... prophets, it has divine authority but not political sanction, and has validity only in so far as it is voluntarily accepted. And as for the literature which has come down to us from the period of the Kings, it would puzzle the very best intentions to beat up so many as two or three unambiguous allusions to the Law, and these cannot be held to prove anything when one considers, by way of contrast, what Homer was ...
— Prolegomena to the History of Israel • Julius Wellhausen

... not stay to hear, but went into the kitchen, and had her first pang of jealousy out alone, while she beat up the buckwheats for breakfast with an energy that made them miracles of lightness on ...
— Work: A Story of Experience • Louisa May Alcott

... wringing and twisting it with a fury of friendship and gratulation, which, at another moment, would have caused the soldier to grin with pain. "H'yar we are, captain!" he cried: "picked you out of the yambers!—Swore to follow you and young madam to the end of creation,—beat up for recruits, sung out 'Blue Lick' to the people, roused the General from the Falls,—whole army, a thousand men; double quick step; found Tiger Nathan in the woods—whar's the creatur'? told of your fixin'; beat to ...
— Nick of the Woods • Robert M. Bird

... return to the corn-barn. It was not until we were again in the road that I noticed the absence of Sill and Lamson. I hastened to Smith and confided the good news. The fugitives were missed almost simultaneously by the guards, who first beat up the vicinity of the barn, and then, after securing the remainder of us in a corn-crib, sent out the Indians in pursuit. Faithful dogs, as these Cherokees had shown themselves during the day, they proved but poor hunters when the game was in the ...
— Famous Adventures And Prison Escapes of the Civil War • Various

... to his aid all the Queen's lieges in Munster. With a force of not less than 1,000 English regulars under his own command, and perhaps twice that number under the banner of the Munster "Undertakers" and others, who obeyed the summons, he made an unsuccessful attempt to beat up the Geraldine quarters at Kilmore. One division of his force, consisting of 300 men by the Irish, and 200 by the English account, was cut to pieces, with their captains, Herbert, Price, and Eustace. The remainder retreated in disorder to their camp at Athneasy, a ford on the Morning ...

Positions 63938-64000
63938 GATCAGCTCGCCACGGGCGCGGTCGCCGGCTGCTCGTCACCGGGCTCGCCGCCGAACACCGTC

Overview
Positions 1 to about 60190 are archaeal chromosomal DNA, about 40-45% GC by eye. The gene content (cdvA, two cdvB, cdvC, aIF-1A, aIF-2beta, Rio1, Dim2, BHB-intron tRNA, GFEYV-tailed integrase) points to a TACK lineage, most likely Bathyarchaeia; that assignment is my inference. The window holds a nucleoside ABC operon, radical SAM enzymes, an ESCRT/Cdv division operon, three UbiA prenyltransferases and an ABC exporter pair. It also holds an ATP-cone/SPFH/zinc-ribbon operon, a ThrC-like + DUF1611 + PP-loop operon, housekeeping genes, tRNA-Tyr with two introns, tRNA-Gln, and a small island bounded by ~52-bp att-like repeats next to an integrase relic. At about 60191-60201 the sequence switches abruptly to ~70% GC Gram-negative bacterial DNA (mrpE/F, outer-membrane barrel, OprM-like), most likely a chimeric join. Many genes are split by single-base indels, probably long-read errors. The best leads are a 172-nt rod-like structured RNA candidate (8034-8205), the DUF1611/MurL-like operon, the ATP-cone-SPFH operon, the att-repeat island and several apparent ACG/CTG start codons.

— A Popular History of Ireland - From the earliest period to the emancipation of the Catholics • Thomas D'Arcy McGee

... the loomhouse, where Scip, the little fat weaver, threw the shuttles and beat up the homespun cloth from morning till night; there, too, were the warping-bars, the winding-blades, and the little quilling-wheel, at which a boy or girl would fill the quills to be in readiness for the shuttles. ...
— Plantation Sketches • Margaret Devereux

... as we may well believe, was not far off. The female antagonists bowed to each other. The Rabouilleuse showed the most servile attentions and the utmost tenderness to her master; fancied his head was too low, beat up the pillows, and took care of him like a bride of yesterday. The poor creature received it ...
— The Two Brothers • Honore de Balzac

... bein' in jail, de way us had to stay on de place, 'cause if us went off an' didn't have no ticket de paddyrollers would always git us, an' dey evermore did beat up some of de Niggers. ...
— Slave Narratives: A Folk History of Slavery in the United States - Volume II. Arkansas Narratives. Part I • Work Projects Administration

... surprising the enemy. The thing succeeded to their wish. On the morrow at day-break, they perceived the boat which carried the detachment from Pensacola, in order to relieve the guard of the fortin; on which the Spanish march was caused to be beat up; and the French in disguise receiving them, and clapping them in irons, put on their cloaths; and stepping into the same boat, surprised the sentinel, the guard-house, and at last the garrison, to the very Governor himself, ...